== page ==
Marvel is being accused of negligence by VFX employees who worked on the Avengers films.
The blockbuster studio, which recently spread its output to TV, is behind some of the biggest cinematic releases of the past 10 years.
However, VFX artists have accused Marvel bosses of overworking them and, in one case, forgetting to tell them about an extremely close deadline.
In a Gizmodo article, a VFX artist named David, who worked on Avengers: Infinity War and Avengers: Endgame said that his team only realised that the release date – and their deadline – for the films had been brought forward by an entire month after reading an article online.
“The worst was when Avengers: Infinity War and Endgame were coming out,” David said, before alleging: “They actually bumped up that release by a month but they hadn’t told us.”
He continued: “I remember being on the floor with my team and one of my artists comes to me and says, ‘Hey, you see this?’ and he shows me the article saying Marvel bumped the release date up a month.”
According to David, Marvel eventually told the team they had “forgotten” to alert them to the news.
“So we found out from a press release that we had one less month to work on all these shots,” he claimed.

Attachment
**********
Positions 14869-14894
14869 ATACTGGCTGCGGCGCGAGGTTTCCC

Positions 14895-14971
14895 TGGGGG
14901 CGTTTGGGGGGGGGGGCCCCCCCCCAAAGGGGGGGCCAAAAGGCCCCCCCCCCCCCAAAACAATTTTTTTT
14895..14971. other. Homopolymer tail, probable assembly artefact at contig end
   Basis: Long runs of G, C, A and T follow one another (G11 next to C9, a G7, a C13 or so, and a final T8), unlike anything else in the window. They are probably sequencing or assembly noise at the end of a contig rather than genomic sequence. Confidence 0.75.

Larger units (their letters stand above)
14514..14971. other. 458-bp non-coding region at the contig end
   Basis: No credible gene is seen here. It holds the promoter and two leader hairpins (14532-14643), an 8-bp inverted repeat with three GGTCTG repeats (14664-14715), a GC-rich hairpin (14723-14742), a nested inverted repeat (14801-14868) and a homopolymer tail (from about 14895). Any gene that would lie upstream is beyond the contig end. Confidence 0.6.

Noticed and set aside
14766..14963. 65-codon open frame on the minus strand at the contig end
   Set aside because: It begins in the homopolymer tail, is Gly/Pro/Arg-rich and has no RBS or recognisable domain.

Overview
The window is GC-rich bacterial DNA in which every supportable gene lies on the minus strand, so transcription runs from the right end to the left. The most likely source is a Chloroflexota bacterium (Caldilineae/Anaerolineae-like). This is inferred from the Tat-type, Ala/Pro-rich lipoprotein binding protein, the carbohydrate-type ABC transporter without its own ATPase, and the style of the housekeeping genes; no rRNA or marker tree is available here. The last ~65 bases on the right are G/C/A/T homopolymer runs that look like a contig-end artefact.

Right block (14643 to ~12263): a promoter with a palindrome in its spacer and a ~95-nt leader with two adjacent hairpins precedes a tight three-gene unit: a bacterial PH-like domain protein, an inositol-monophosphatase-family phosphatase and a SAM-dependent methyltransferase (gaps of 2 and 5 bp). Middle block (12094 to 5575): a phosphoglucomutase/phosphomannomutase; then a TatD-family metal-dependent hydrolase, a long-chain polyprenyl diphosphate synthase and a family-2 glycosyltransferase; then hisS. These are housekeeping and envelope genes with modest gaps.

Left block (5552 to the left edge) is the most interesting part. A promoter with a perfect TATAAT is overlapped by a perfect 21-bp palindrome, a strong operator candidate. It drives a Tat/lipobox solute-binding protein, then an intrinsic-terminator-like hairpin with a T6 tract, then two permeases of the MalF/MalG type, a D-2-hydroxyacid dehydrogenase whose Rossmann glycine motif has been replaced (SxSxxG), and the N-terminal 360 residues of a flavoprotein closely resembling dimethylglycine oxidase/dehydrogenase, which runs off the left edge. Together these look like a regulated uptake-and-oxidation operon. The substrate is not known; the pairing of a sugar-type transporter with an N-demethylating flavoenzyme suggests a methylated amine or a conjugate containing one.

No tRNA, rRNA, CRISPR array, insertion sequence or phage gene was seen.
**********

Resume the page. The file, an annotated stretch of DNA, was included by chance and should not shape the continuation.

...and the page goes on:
Another VFX employee called Marvel “ the worst example of a lot of the problems in the industry”, adding: “It would be one thing if sometimes it was really bad, sometimes it wasn’t… But with Marvel, it seems like every single time it’s the same thing.”
The article follows previous allegations that Marvel does not provide VFX artists with great working conditions, which led to criticism of Thor: Love and Thunder director Taika Waititi who highlighted, and seemingly mocked, a VFX error in the film.
The majority of claims specifically levied against Marvel come from a Reddit thread titled: “I am quite frankly sick and tired of working on Marvel shows!”, which is filled with complaints by former VFX artists who have supposedly worked on MCU projects.
One allegation, by a user named Independent-Ad419, read: “Marvel has probably the worst methodology of production and VFX management out there. They can never fix the look for the show before more than half the allocated time for the show is over. The artists working on Marvel shows are definitely not paid equivalent to the amount of work they put in.”
The claims led to another article published by The Gamer earlier this year, titled: “VFX Artists Are Refusing To Work With Marvel Due To Stress And Unrealistic Deadlines.”
Former VFX artist Dhruv Govill, who worked on Guardians of the Galaxy, shared the article on Twitter, writing: “Working on #Marvel shows is what pushed me to leave the VFX industry. They’re a horrible client, and I’ve seen way too many colleagues break down after being overworked, while Marvel tightens the purse strings.”
The Independent has contacted Disney and Marvel Studios for comment.